Free and Fair Elections in Belarus Could Improve U.S. Relations

By Stephen Kaufman

The United States is paying close attention to parliamentary elections in Belarus, scheduled for September 28, in hopes that a free and fair vote can build on a positive momentum in bilateral relations that began with the release of political prisoners in August.

State Department deputy spokesman Robert Wood told reporters September 25 that the election will be "an important test," and "how those elections turn out will determine how we go forward in terms of next steps in the US.-Belarusian bilateral relationship."

The United States responded to the August 18 release of Belarus' remaining political prisoners by sending Deputy Assistant Secretary for European and Eurasian Affairs David Merkel to Minsk for talks with officials in President Aleksandr Lukashenko's administration and members of his political opposition. (See "Belarus' Release of Political Prisoners Welcomed ( ).")

Merkel told September 24 that his visit aimed to show a positive U.S. response to the prisoner release. The visit coincided with the suspension of some economic sanctions that had been placed against the Lukashenko regime. But Merkel said he also wanted to underscore to government and opposition members alike the importance of the parliamentary vote.

"[E]veryone recognizes this as a significant progress - one that we want to be responsive of to encourage additional steps by the government in Belarus," he said. "I wanted to point out to the opposition and to the government, the election commission, the attention that we're placing on this election. I wanted to understand what steps are being taken so that the election could be an improvement over previous elections."


Merkel said he raised areas of U.S. and international concern over aspects of the coming vote in what he described as "a very good concrete discussion."

The international community has been allowed to see the makeup of the Belarusian election commissions and the list of registered candidates, Merkel said, adding it is important that the government has doubled the amount of television exposure for candidates, as well as provided them with radio and newspaper access. Candidates also should be able to meet directly with the voters, including at organized public rallies, he said.

Merkel said it is also very important that international monitors be granted sufficient access.

"Access is not simply allowing an international observer into the room. But access is providing them the opportunity to observe the voting, observe the counting and have access to the different protocol of the voting stations after the count," he said.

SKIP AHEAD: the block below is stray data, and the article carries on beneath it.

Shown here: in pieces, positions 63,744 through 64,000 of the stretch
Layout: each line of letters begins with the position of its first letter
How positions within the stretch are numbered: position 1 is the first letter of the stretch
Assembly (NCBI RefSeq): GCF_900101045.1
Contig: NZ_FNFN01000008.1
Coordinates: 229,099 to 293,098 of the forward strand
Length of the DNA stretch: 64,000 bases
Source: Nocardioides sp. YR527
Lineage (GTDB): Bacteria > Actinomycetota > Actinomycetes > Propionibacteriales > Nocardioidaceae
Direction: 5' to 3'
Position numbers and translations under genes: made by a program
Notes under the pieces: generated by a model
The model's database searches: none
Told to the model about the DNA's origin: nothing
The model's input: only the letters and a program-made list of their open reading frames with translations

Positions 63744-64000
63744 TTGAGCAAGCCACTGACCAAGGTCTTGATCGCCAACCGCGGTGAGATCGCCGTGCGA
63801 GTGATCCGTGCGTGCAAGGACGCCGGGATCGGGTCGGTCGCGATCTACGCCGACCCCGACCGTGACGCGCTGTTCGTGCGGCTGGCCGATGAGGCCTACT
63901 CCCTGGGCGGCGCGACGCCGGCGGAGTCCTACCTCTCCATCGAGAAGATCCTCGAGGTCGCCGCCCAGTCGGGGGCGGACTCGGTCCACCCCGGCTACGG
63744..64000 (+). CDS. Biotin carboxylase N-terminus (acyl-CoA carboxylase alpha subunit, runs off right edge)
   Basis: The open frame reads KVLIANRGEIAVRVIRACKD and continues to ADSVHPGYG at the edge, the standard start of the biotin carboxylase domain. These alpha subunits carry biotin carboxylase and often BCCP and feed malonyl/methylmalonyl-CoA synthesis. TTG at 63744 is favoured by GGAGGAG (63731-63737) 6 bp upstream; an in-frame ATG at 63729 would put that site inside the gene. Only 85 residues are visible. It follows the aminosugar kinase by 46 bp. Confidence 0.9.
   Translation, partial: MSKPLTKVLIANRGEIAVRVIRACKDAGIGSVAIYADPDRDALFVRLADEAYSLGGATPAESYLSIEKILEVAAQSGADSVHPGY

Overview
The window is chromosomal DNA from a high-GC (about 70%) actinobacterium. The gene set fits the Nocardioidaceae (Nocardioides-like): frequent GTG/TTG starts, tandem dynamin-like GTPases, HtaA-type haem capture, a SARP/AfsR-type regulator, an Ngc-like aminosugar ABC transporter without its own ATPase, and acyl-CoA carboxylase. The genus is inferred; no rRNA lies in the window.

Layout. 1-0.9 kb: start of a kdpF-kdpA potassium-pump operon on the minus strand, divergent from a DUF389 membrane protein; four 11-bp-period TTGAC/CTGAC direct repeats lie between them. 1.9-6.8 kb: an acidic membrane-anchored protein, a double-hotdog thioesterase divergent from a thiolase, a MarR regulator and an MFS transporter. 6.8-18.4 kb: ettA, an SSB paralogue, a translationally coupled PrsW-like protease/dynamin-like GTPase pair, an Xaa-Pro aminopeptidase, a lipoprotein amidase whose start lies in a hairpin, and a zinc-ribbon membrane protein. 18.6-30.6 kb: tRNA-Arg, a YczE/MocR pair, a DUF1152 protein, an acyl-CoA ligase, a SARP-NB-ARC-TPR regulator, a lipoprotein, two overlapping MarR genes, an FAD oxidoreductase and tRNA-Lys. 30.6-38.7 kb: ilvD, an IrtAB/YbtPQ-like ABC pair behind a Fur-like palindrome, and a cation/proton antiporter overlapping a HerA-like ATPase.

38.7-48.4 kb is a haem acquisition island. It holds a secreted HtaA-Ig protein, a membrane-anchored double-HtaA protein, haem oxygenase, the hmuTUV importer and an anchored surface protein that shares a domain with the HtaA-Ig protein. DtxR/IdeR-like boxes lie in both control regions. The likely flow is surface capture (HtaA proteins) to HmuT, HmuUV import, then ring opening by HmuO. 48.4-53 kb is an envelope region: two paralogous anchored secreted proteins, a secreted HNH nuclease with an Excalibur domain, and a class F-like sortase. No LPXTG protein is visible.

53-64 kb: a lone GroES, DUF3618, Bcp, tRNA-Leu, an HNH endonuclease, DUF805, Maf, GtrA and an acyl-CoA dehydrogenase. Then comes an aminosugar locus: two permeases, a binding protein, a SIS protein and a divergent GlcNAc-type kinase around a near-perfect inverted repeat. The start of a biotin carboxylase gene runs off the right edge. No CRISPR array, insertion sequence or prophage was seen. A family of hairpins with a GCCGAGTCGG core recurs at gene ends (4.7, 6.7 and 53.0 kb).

As the government takes positive steps for its citizens, Belarus stands to benefit, and the United States is looking for an improved bilateral relationship.

"We'd like to see the opportunity for there to be more economic and diplomatic activity happening between the U.S. and Belarus, [and] between Europe and Belarus, and we think that if Belarus takes additional steps in the next elections and others, then there is a possibility for that."

Merkel said he raised the issue of Emanuel Zeltser, a U.S. citizen currently in a Belarusian prison and believed to be in poor health. "[H]is treatment and regular visitation is something that is of great importance to us and something that we've been very clear with those in Belarus about."

Asked about the possibility that the United States will return its ambassador to Minsk, Merkel said the U.S. Embassy first must be allowed to return to normal staffing. The Belarusian government forced the reduction of the U.S. mission from more than 30 staff members in March to the five diplomats who now run the embassy.

If the United States is permitted to increase its staff to a level it deems sufficient, "it's at that point that we would consider sending an ambassador back," he said.


The possibility for improved relations comes at a time when the United States and many European countries have expressed concerns over Belarus' neighbor, Russia, particularly in the wake of Russia's invasion of Georgia.

Merkel said Belarus, as well as other countries in the Commonwealth of Independent States (CIS), comprising most of the former Soviet Union republics, may be torn between feeling pressure to obey Russia's wishes and seeking greater interaction with Europe and the United States. It is apparent, he said, that Moscow may not always treat those nations as "sovereign countries and good neighbors."

He said Belarus and other CIS countries have not echoed Russia's rhetoric against Georgia and have not followed Russia in recognizing South Ossetia and Abkhazia as independent countries in the aftermath of the military invasion of Georgia.

Most likely, Belarus and its neighbors in the CIS "have looked at Russia's actions the way the entire international community has looked at Russia's actions, and that's with alarm," he said.

Source: U.S. Department of State



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